There are towns in the Eastern Cape that one needs to avoid when having a running stomach. This is because these towns lack public toilets and in some you have to pay before using them. To use a clean toilet in these towns you must be willing to pay at least R2.
Toilet cleaners in East London are complaining about bad working conditions. Working under the Expanded Public Works Programme, the cleaners, the majority of them women, say they do not get protective gear and sometimes have to buy cleaning materials themselves. Some work without an uniform.
“This is very frustrating. I just thank God that I do not have children otherwise they were going to suffer just like me. I’m being treated as a stranger in my own country. I feel like I do not belong here because I do not have anything that identifies me as South African”
Residents of Buffalo City Metropolitan Municipality use the Mayor’s report back to lash out at the City for lack of service delivery, especially in informal settlements.
Nokhaya earns a R1,190 stipend which she does not receive every month. When her stipend is not paid, she manages to continue work anyway. In those parched months her family relies on a R350 child support grant.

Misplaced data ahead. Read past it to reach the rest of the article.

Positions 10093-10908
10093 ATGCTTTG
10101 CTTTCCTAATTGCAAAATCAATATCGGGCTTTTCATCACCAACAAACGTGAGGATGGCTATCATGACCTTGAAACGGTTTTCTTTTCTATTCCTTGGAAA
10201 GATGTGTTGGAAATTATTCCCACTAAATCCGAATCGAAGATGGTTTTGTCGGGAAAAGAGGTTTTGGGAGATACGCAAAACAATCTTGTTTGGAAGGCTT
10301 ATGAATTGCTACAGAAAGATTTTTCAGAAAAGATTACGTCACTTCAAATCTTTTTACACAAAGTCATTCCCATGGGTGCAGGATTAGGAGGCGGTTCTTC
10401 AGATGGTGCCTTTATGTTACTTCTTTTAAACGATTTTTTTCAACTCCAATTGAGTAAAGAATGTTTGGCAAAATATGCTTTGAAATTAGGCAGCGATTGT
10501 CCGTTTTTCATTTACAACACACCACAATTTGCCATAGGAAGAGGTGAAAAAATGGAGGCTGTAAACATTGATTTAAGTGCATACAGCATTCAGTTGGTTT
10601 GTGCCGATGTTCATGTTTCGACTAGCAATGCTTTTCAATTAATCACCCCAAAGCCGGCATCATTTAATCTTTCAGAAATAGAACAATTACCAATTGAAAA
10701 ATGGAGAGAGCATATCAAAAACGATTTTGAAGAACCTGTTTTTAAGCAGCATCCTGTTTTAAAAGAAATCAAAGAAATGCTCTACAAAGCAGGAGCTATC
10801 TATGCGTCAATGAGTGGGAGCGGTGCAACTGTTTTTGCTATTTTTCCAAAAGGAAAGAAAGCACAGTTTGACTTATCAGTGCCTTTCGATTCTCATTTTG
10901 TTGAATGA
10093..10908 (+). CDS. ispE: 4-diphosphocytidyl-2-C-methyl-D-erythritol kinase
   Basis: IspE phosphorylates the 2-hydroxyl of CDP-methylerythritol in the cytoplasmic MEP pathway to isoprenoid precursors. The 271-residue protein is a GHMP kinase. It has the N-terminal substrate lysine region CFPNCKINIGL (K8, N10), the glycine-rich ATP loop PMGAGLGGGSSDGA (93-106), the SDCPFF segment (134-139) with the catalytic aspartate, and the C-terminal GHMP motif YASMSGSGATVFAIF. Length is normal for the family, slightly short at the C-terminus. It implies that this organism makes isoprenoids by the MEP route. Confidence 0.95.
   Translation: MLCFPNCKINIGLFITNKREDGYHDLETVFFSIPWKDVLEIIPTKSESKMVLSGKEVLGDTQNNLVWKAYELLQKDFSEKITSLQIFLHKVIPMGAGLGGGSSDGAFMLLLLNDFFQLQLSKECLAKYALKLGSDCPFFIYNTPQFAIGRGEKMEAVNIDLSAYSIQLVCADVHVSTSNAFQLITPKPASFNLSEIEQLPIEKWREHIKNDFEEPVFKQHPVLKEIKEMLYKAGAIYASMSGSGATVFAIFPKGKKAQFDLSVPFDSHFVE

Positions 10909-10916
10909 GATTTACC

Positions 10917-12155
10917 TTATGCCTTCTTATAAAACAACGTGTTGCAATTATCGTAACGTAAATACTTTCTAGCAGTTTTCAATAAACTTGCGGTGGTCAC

Empilisweni Centre, mainly funded by National Lottery, helps the community of Ndevana and surrounding areas. It has 200 volunteers who do door-to-door visits to needy families. They clean houses for elderly people, assist orphans and help patients with chronic conditions and those who struggle to travel either due to lack of finance or sickness.
Ululations, clapping of hands and dancing occurred at Dedeni Primary school in Lusikisiki, north of Port St Johns, when the Eastern Cape Department of Education delivered 10 mobile classes and toilets early this month.
When the Eastern Cape Department of Education failed to provide their children with a school, parents of Dedeni village in Lusikisiki, north of Port St Johns, took matters into their own hands.